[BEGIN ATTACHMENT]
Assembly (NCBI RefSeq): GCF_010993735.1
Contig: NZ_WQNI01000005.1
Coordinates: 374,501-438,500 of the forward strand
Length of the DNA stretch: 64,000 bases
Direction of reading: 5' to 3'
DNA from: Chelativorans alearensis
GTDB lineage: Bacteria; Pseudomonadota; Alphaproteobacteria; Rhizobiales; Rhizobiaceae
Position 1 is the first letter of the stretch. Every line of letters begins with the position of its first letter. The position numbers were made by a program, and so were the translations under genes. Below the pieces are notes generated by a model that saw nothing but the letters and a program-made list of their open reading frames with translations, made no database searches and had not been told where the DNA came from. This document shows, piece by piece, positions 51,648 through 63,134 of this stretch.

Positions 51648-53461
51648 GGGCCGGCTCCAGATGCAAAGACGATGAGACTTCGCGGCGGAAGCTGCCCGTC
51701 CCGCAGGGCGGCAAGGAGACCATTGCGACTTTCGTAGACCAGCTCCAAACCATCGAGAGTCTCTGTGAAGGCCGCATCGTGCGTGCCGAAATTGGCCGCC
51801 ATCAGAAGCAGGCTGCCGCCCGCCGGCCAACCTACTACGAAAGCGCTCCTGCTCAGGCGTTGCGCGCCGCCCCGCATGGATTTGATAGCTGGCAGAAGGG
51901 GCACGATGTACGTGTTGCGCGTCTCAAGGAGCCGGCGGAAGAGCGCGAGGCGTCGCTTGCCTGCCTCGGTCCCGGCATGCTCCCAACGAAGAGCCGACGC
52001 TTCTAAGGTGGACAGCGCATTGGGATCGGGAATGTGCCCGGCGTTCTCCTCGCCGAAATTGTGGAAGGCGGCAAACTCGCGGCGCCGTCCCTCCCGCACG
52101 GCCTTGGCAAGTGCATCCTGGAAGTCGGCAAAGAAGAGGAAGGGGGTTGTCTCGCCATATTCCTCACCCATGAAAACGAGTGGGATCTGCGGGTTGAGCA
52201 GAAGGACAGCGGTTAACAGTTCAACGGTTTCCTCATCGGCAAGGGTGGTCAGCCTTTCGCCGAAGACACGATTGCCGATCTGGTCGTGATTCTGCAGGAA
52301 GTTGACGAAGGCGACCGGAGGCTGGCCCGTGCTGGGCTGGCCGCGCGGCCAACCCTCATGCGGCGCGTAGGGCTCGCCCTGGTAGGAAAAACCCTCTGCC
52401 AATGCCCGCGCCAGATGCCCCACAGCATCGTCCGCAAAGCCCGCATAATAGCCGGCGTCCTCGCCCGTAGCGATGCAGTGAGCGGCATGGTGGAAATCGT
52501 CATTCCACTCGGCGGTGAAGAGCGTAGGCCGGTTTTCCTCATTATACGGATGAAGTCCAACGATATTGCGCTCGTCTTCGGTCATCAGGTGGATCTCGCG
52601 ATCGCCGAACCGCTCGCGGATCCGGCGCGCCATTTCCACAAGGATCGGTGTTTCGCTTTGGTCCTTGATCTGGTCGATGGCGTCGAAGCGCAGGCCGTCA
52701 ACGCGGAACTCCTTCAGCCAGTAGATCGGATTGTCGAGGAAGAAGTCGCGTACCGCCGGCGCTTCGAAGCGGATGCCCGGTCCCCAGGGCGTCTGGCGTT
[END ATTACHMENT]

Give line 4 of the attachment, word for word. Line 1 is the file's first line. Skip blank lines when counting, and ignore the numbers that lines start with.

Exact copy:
Length of the DNA stretch: 64,000 bases